Thomas is a very good-hearted guy, he always tries to do his best, even when he makes a great mess of it. He’s a bit naïve too and people make fun of him for this. But he doesn’t mind, because he thinks people are good overall and that’s what counts.
He is very attached to traditions, he still lives and respects them even if he does live in a modern world that doesn’t really get along with traditions and values.
He’s kind of an outcast, that’s true. And he knows it, but he doesn’t mind, because he is the person he wants to be.
Sarah Zama was born in Isola della scala (Verona – Italy) where she still lives. She started writing at nine – blame it over her teacher’s effort to turn her students into readers – and in the 1990s she contributed steadily to magazines and independent publishers on both sides of the Atlantic.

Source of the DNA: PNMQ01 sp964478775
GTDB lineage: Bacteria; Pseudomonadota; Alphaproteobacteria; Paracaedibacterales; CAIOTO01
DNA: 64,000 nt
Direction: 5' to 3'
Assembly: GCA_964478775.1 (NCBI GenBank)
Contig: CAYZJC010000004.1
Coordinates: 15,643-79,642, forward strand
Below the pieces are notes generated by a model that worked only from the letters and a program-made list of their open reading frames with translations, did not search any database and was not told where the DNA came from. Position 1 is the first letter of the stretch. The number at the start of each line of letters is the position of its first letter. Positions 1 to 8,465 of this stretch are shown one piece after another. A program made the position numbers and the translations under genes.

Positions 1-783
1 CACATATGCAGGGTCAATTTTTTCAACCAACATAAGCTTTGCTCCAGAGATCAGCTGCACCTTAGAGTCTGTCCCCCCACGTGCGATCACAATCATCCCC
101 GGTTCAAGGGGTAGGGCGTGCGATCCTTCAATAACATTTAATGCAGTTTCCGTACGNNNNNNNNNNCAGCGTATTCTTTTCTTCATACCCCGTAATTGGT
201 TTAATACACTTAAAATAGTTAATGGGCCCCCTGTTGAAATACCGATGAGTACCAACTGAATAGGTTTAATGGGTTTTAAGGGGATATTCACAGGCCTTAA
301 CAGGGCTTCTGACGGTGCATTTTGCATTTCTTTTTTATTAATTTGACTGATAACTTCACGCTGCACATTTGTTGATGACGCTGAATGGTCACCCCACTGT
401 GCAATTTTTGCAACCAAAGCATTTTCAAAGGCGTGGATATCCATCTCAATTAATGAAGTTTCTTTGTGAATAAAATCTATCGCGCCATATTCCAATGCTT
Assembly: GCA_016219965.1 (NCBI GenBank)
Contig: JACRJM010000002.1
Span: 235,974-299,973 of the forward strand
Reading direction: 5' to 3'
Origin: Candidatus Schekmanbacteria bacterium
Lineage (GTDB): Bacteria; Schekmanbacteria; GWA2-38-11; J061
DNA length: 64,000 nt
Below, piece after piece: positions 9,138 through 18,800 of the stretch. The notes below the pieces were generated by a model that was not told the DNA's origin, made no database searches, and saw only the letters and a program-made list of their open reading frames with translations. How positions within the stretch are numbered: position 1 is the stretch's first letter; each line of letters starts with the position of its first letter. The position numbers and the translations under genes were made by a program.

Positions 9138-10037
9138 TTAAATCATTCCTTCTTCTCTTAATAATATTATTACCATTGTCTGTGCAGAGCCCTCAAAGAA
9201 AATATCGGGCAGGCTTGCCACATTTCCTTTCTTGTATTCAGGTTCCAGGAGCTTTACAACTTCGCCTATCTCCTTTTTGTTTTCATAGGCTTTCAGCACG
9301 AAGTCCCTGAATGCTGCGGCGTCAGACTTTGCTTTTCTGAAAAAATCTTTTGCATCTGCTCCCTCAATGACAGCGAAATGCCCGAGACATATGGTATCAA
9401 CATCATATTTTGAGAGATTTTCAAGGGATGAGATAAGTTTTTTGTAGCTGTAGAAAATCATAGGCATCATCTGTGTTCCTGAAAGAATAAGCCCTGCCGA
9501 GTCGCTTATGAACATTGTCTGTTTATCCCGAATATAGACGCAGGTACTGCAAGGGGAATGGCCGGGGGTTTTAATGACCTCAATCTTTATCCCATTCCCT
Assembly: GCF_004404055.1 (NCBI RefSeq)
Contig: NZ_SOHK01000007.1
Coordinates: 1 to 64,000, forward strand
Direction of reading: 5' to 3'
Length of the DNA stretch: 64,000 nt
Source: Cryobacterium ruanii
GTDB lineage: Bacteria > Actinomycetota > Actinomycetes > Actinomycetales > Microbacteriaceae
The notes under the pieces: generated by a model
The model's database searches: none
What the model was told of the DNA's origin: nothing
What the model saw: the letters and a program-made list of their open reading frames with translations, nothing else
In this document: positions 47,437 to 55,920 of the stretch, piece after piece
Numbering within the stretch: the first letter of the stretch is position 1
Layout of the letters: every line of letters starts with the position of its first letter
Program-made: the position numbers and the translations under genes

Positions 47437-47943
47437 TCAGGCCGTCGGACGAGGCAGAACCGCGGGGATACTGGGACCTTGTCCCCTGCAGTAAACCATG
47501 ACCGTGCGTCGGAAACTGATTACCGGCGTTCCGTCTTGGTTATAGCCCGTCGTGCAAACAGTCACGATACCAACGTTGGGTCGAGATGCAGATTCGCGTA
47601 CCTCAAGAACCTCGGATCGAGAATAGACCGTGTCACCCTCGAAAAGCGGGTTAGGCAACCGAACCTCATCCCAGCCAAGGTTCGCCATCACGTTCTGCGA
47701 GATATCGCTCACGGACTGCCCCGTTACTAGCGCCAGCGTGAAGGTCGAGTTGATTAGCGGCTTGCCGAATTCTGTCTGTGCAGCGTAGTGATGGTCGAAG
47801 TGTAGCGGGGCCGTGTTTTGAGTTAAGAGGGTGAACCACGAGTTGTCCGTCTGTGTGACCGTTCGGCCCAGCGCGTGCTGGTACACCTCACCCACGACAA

After a pause, in early 2010s she went back to writing with a new mindset. The internet allowed her to get in touch with fellow authors around the globe, hone her writing techniques in online workshops and finally find her home in the dieselpunk community.
Since 2010 she’s been working at a trilogy set in Chicago in 1926, historically as accurate as possible but also (as all her stories are) definitely fantasy. She’s currently seeking representation for the first book in the Ghost Trilogy, Ghostly Smell Around. In 2016, her first book comes out, Give in to the Feeling.
She’s worked for QuiEdit, publisher and bookseller in Verona, for over ten years.
She maintains a blog, The Old Shelter, where she regularly blogs about the Roaring Twenties and anything dieselpunk.